Three wide-brimmed red hats, called galeros, honoring Boston’s late cardinals hang over the altar of the Cathedral of the Holy Cross at the March 30 Chrism Mass. The galero honoring Cardinal Humberto Medeiros (far left) joined the galeros of Cardinals O’Connell and Cushing the day before. Pilot photo/ Gregory L. Tracy
On March 29, the Monday of Holy Week, Cardinal Seán P. O’Malley, cathedral rector Father Kevin O’Leary and other staff members witnessed the hanging of a galero from the cathedral’s ceiling to honor Cardinal Humberto Medeiros, Archbishop of Boston from 1970-1983.
“We’ve always had a great love for the name of Cardinal Medeiros,” said Father Jonathan Gaspar, a co-director of the archdiocese’s Office of Worship and Spiritual Life and priest secretary to Cardinal O’Malley. “He was well respected by the priests of the diocese who were privileged to work with him. It was a moment of thanking God for a great man and a call to pray for all the priests and religious who built Boston up.”
Father Gaspar said that the galero was hung in honor of Cardinal Medeiros to mark the 25th anniversary of his death, and also as a reminder of the Year for Priests.
“It’s a reminder to pray for the deceased archbishops and a nod to our own history,” he said.
A galero is the wide-brimmed red hat with tassels once given to cardinals by the pope at their consistory. Since the 1970s, however, new cardinals have been presented with a small three-cornered cap called a biretta and galeros are mostly seen only depicted in the coats of arms of bishops and cardinals.
Father Gaspar said Cardinal Medeiros was the first Boston cardinal not to receive a galero from the pope.
Traditionally, in cathedrals around the world, galeros are hung from the ceiling to honor cardinals who died while serving their respective dioceses, Father Gaspar said. Already hanging over the altar of the Cathedral of the Holy Cross were galeros that once belonged to Cardinals William O’Connell and Richard Cushing.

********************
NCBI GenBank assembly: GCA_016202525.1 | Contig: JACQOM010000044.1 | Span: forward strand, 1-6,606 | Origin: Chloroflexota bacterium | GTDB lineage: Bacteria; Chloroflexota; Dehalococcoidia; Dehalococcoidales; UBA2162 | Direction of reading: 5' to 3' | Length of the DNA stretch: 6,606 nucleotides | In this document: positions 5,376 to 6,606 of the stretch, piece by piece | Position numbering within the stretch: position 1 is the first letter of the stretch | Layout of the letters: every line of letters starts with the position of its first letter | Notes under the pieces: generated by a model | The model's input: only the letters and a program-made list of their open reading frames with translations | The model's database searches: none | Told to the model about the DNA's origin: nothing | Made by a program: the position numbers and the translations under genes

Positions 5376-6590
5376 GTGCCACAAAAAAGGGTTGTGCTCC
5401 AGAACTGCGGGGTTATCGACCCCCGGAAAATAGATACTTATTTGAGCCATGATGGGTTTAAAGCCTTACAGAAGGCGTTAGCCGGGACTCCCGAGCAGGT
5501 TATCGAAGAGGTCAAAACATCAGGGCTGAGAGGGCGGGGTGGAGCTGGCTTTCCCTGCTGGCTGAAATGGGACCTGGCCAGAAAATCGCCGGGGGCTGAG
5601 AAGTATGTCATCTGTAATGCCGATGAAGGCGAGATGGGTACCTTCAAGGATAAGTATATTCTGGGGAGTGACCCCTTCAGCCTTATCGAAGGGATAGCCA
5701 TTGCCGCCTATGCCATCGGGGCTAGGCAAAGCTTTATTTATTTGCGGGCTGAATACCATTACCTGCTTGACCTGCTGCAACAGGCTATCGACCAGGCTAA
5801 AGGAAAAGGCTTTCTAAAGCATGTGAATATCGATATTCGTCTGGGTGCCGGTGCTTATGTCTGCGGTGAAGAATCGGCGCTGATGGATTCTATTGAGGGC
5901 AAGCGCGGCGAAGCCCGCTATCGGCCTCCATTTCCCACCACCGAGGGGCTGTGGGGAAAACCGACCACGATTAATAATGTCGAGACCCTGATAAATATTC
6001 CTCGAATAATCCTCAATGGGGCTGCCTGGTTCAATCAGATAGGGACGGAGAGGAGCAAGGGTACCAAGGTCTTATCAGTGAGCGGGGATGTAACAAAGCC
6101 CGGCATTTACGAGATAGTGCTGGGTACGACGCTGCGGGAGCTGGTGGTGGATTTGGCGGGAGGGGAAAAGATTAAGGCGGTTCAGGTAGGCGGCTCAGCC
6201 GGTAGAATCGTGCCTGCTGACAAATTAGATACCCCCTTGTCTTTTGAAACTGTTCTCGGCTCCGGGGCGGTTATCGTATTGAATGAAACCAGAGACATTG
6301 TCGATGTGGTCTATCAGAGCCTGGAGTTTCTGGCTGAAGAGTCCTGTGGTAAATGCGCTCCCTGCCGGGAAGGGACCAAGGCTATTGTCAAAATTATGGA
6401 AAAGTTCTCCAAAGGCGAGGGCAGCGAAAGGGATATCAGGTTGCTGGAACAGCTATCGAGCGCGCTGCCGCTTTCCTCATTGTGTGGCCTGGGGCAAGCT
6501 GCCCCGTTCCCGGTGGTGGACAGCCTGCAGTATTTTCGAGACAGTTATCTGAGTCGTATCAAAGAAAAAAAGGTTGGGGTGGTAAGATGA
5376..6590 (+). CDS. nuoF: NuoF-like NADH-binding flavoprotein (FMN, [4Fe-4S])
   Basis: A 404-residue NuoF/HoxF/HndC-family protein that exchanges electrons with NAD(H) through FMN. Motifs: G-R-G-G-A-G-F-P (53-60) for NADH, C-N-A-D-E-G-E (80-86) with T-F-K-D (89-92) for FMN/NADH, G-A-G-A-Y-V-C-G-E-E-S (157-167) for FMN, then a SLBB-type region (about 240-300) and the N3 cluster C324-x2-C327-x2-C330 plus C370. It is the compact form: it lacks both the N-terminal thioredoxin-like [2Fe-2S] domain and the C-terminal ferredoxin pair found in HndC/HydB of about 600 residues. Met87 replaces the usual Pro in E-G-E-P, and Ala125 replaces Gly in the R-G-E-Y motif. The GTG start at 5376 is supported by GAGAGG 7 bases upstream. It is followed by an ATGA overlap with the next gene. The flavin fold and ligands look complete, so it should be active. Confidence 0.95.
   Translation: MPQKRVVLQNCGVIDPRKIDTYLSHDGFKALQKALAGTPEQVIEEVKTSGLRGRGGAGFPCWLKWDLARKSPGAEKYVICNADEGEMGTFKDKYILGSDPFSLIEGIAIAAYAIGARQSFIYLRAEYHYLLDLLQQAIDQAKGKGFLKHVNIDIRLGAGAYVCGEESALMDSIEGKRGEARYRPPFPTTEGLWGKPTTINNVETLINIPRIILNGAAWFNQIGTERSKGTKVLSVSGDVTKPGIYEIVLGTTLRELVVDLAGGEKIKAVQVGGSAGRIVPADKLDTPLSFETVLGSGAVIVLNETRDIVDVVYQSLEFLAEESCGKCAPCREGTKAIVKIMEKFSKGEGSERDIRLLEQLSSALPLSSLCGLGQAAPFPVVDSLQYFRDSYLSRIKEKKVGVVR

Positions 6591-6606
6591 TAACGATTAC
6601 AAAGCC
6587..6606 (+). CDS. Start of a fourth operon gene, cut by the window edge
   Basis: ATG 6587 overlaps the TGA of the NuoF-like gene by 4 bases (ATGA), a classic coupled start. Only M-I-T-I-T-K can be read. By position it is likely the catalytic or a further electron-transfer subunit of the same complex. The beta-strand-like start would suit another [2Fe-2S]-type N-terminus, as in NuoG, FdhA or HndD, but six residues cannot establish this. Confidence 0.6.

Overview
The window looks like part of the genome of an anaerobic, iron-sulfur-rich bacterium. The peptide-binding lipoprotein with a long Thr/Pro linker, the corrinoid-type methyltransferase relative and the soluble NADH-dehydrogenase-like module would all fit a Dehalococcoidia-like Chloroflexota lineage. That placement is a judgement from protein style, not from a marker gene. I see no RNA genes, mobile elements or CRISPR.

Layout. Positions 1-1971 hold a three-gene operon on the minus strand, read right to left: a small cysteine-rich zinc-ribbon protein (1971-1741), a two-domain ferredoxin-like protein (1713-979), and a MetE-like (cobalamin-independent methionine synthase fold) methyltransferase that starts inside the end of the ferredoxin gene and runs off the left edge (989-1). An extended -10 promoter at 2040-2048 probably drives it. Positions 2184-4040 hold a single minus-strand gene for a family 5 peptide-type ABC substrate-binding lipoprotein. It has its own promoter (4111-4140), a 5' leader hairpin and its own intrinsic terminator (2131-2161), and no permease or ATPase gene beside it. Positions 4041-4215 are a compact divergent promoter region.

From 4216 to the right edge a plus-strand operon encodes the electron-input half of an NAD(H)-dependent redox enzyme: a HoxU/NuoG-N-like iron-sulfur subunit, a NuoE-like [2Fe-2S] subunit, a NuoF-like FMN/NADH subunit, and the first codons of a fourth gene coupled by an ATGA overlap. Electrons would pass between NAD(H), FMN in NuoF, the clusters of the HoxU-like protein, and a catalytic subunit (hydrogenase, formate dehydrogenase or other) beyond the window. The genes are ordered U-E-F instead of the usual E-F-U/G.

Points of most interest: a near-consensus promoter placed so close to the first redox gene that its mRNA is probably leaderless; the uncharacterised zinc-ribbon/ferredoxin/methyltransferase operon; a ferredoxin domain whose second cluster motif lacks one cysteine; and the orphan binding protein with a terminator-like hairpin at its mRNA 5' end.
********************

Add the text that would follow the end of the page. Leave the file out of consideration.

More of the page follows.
Galeros are typically hung by a string, and Father Gaspar said that Catholic legend has it that when the string breaks and the galero falls, the late cardinal’s soul has passed into heaven.
When asked about this legend, Father Gaspar chuckled, noting that the “strings” used for the galeros hanging in Boston’s mother church are really steel cables.
Since Cardinal Medeiros did not have a galero of his own, Cardinal O’Malley purchased one while visiting Rome earlier this year, Father Gaspar said.
Recently, a galero was hung at Chicago’s Holy Name Cathedral to honor the late Cardinal Joseph Bernadin and at Fordham University to honor Cardinal Avery Dulles. Cardinal Bernadin died in 1996 while serving as archbishop in Chicago and Cardinal Dulles died in 2008 while serving as a theologian at the Jesuit university.
Cardinal O’Malley announced the hanging of a galero belonging to his predecessor at the archdiocese’s Chrism Mass the following day, March 30.
“It’s our way of memorializing his many, many years of ministry in the archdiocese,” Cardinal O’Malley said in his opening remarks at the Mass.